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Copy-on-write is a feature of virtual memory computer systems that allows the copying of memory to be delayed or even avoided. For example, in many operating systems, when a process creates a copy of itself, the pages in memory that might be modified by either the process or its copy are marked copy-on-write. When one process modifies the memory, the operating system's kernel intercepts the operation and copies the memory so that changes in one process's memory are not visible to the other.

Another use of copy-on-write is in the calloc function. This can be implemented by having a page of physical memory filled with zeroes. When the memory is allocated, the pages returned all refer to the page of zeroes and are all marked as copy-on-write. This way, the amount of physical memory allocated for the process does not increase until data is written. This is typically only done for larger allocations.

Copy-on-write can be implemented by telling the MMU that certain pages in the process's address space are read-only. When data is written to these pages, the MMU raises an exception which is handled by the kernel, which allocates new space in physical memory and makes the page being written to correspond to that new location in physical memory.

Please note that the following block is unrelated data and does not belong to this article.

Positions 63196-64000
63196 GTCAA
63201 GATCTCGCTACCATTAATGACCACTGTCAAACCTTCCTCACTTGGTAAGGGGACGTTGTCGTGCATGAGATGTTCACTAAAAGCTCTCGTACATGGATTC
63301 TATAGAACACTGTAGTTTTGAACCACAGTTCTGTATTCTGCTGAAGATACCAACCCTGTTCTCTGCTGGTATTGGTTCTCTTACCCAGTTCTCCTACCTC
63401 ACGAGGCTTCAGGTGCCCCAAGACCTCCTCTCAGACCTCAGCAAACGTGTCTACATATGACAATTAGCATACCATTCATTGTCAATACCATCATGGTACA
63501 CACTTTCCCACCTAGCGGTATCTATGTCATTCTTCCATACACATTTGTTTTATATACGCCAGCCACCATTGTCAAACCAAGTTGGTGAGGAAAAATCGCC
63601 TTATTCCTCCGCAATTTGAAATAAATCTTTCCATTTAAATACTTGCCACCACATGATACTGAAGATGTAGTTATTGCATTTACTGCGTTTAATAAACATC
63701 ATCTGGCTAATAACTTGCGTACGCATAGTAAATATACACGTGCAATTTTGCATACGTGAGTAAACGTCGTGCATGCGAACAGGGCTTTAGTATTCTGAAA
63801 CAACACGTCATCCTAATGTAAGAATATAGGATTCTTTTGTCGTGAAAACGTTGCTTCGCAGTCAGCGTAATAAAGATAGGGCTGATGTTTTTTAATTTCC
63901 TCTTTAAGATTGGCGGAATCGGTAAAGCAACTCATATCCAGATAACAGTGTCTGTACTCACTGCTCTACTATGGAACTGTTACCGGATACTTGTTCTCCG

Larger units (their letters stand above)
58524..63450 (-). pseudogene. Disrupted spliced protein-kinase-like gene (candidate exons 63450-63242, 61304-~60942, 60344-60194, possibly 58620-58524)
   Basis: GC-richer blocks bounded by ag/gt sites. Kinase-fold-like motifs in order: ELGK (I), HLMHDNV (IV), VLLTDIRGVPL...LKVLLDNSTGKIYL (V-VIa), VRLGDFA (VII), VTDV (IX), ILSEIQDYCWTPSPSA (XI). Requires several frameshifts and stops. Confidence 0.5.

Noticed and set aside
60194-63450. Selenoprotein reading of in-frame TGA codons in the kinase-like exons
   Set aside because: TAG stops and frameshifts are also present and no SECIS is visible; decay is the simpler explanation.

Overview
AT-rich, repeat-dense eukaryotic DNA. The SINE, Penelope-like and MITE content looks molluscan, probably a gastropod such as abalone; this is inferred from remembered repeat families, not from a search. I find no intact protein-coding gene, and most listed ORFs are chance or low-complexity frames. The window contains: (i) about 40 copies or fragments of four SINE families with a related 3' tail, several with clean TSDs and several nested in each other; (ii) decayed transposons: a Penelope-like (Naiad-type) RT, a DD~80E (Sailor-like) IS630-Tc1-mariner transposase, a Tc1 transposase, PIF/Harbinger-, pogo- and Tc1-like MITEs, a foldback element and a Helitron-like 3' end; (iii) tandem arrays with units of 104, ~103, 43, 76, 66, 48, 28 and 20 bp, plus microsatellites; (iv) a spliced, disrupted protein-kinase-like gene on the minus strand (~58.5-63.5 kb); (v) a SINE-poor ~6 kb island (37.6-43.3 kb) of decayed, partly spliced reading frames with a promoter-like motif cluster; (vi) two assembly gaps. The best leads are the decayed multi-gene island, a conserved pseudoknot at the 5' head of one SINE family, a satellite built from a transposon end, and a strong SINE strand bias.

One major advantage of copy-on-write is the ability to use memory sparsely. Because the usage of physical memory only increases as data is stored in it, very efficient hash tables can be implemented which only use little more physical memory than is necessary to store the objects they contain. However, such programs run the risk of running out of virtual address space -- virtual pages unused by the hash table cannot be used by other parts of the program.

Problems with copy-on-write are that it makes the operating system's kernel more complicated, but the concerns are similar to those raised by more basic virtual memory concerns such as swapping pages to disk, i.e., when the kernel writes to pages it must copy them if they are marked copy-on-write.